In just 10 years, the Spanish craft beer scene has gone full throttle with some brands even racking up awards
César Pascual was working in San Francisco when he saw how the city was bringing back lifelong trades, among them, local and small-scale brewers. "It short-circuited my brain," he said. It was 2011 when, along with two friends from Madrid, he returned to Spain to create La Virgen beers.
"There were hardly any craft beers in Spain. We saw that there was an opportunity to shake up a market that had been very dormant in recent years, with little room for innovation," says Pascual.
Spain ranks second in the EU in terms of beer production, with 41.1 million hectoliters (surpassed only by Germany) and has a very important beer drinking tradition; however, until 10 years ago, lager-style beer was practically the only beer available. With the arrival of breweries such as La Virgen, the options to choose between different styles multiplied. In addition to making a lager, they also make the Jamonera (which goes great with a ham sandwich), an amber-style ale that was distinguished at the World Beer Awards in 2019 and 2021, and the 360, with lots of hops. They also have seasonal beers, such as one with figs.
Their journey is a textbook success story: they went from being four people in the early years to doubling staff in record time. "At the end of 2015, we had to move because we already had 60 people working for us. We outgrew the factory." They had to move to a bigger one to keep brewing in Las Rozas, on the outskirts of Madrid, where they continue to produce their local beer but with international footprint. "We've been able to position ourselves as a complementary beer to big brands like Mahou. We're available alongside Mahou and other bigger brands in bars and restaurants, so that customers can order one and then another," he says.
For Pascual, the craft beer sector in Spain "has become much more professional since La Virgen started" with "a much higher quality product." Currently, they export to France, the United Kingdom, Russia, Mexico, and Chile. La Virgen crosses borders.
IPAs and spectacular design from the Basque Country
Kevin Patricio and Ben Rozzi, two North Americans based in San Sebastian, realized there was a need for high-quality beer in the market. Their solution was to create Basqueland Independent Craft Brewery in 2015. Since then, their rise has been meteoric. “The truth is that we have accumulated hundreds of distinctions internationally," explains Goren Alkiza, the brand's marketing manager.
"The beer is made with just three ingredients and we use spectacular quality water from the Basque Country, excellent malts, and wonderful hops, which provide fruity, floral, and herbal aromas," says Alkiza.
If Basqueland is known for anything, it's their IPAs (Indian Pale Ale style). Among them is Unstoppable, their best-known beer, although they have dozens of beers, many of them limited edition and always with very attractive designs that sell out shortly after going on sale. "If there's one thing we're very proud of, it's that we've been named Best Brewery in Spain five times in the last seven years and Best Brewery at Barcelona Beer Challenge in 2021 and 2022. There we competed with breweries from all over Europe. This means one thing: that the level of craft beer in Spain has improved so much in recent years that we're now on par with countries where there's a longstanding tradition, such as Belgium and Germany," says Alkiza. Currently, its products are exported to Portugal, France, Belgium, the Netherlands, Germany, and Scandinavia.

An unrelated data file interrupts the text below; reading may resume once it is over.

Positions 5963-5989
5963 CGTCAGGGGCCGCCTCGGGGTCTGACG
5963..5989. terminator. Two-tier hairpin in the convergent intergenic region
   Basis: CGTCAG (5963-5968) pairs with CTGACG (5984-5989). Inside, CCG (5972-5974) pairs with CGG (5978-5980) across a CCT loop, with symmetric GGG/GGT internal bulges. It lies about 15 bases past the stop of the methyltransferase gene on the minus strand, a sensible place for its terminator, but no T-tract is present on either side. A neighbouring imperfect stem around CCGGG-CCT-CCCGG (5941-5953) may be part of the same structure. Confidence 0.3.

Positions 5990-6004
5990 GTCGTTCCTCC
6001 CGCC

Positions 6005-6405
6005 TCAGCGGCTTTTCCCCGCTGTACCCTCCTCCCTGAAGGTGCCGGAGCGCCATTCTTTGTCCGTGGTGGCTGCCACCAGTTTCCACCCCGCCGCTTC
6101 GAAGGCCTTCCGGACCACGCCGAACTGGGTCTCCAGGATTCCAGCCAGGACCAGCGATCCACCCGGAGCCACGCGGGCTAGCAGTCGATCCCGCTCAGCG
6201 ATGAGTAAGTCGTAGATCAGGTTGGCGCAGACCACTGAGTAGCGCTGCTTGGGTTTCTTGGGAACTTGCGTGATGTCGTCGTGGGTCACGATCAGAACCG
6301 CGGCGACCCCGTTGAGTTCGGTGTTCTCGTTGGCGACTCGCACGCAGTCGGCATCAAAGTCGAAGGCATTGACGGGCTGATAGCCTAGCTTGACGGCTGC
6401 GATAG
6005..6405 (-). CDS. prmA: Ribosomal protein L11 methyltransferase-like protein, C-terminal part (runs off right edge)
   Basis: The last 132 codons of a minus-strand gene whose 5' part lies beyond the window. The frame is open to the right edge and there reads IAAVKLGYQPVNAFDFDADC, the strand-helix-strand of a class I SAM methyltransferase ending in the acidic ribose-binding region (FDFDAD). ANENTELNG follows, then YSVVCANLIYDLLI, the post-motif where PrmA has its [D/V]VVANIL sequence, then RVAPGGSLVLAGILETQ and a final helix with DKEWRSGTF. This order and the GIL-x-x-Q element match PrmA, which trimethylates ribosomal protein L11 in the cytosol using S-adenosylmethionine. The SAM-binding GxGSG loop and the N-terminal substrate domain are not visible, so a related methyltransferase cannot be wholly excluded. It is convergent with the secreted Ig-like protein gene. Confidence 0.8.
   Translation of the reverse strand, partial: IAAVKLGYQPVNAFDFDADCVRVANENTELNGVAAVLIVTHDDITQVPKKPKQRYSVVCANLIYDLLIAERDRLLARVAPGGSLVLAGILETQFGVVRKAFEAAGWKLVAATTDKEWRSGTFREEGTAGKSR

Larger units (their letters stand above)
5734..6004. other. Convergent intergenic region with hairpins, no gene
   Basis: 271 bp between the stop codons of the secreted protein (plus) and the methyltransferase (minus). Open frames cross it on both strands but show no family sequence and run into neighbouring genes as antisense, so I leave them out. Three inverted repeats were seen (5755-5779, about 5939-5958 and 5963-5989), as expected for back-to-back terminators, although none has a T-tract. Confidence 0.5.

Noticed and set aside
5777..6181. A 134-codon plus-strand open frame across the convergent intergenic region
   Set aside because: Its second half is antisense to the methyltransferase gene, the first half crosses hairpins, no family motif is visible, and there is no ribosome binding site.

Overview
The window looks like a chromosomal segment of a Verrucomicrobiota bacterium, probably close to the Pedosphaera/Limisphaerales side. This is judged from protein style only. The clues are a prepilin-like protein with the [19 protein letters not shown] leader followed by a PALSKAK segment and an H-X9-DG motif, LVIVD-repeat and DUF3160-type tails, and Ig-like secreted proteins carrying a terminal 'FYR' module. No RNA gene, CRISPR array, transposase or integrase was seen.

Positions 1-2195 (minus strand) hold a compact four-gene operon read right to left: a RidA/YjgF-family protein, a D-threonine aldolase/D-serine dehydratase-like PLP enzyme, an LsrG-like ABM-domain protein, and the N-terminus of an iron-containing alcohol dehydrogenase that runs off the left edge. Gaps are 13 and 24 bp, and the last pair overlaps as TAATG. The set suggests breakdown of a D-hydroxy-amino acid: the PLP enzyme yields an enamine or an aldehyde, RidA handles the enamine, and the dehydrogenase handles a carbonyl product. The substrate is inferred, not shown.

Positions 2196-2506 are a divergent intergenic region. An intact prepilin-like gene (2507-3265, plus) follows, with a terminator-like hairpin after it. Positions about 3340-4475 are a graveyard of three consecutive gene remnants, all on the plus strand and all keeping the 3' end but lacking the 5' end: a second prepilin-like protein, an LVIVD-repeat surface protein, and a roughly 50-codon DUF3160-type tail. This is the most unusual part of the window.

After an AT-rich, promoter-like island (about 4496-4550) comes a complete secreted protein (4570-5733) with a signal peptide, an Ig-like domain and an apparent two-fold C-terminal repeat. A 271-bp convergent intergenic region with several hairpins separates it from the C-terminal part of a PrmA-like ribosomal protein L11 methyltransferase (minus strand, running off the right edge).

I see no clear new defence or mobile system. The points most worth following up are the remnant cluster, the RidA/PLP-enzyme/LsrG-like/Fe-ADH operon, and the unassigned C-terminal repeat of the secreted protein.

The craft beer scene welcomes companies of all sizes. Mustache has a more limited production than La Virgen and Basqueland. It was created by Óscar Cascallana, an industrial engineer who developed the project as a hobby and later took the professional leap.
His proposal is a mix of creativity and innovation. After launching his first very hoppy wheat beers, he started working with seawater. His first experience: Mustache Negra Marinera, the first black beer made with seawater. "It's a brown ale to which seawater from the Rías Baixas is added. This beer concept was inspired by oyster stout, adding salinity but switching oysters for seawater," Cascallana says.
Along those lines, he has his Mustache de batea, made using a batea, a wooden platform placed in the sea to grow mussels and other mollusks, which won first prize for innovation at the Barcelona Beer Festival in 2020. "Based on the batonnage technique used to make Champagne, we submerge a very limited number of our beers for 90 days tied to a mussel punt in Galicia's Rias Baixas.
The constant movement of the sea keeps the yeast in suspension. This quality, together with constant temperature and pressure and the absence of light, provides for a unique maturation," says Cascallana.
Pairings: the art of snacking
Craft beer indubitably offers many pairing possibilities... In the end, its complex aromas and flavors allows for many combinations. However, it doesn't need to be complicated: to pair a snack with these beers, all we have to do is open a bag or a package to enjoy a truly delicious moment.
All craft beer tastes wonderful with Marcona almonds. This variety, considered the best in the world, is easily recognizable by its ovoid shape and its delicate and slightly sweet flavor. If we're looking for almonds with a PGI distinction, it's easy to find a high-level companion: Almendra de Mallorca PGI.
Craft beer also goes great with table olives. The refreshing bitterness of the hops pairs perfectly with a bowl of olives—Gordal, Cacereña, or Manzanilla... A cold beer also pairs well with premiumpotato chips made in Spain: from the thin, delicate Bonilla a la Vista chips, made in Galicia, to the very sophisticated Torres chips, which include flavors like black truffle, Mediterranean herbs, and even caviar!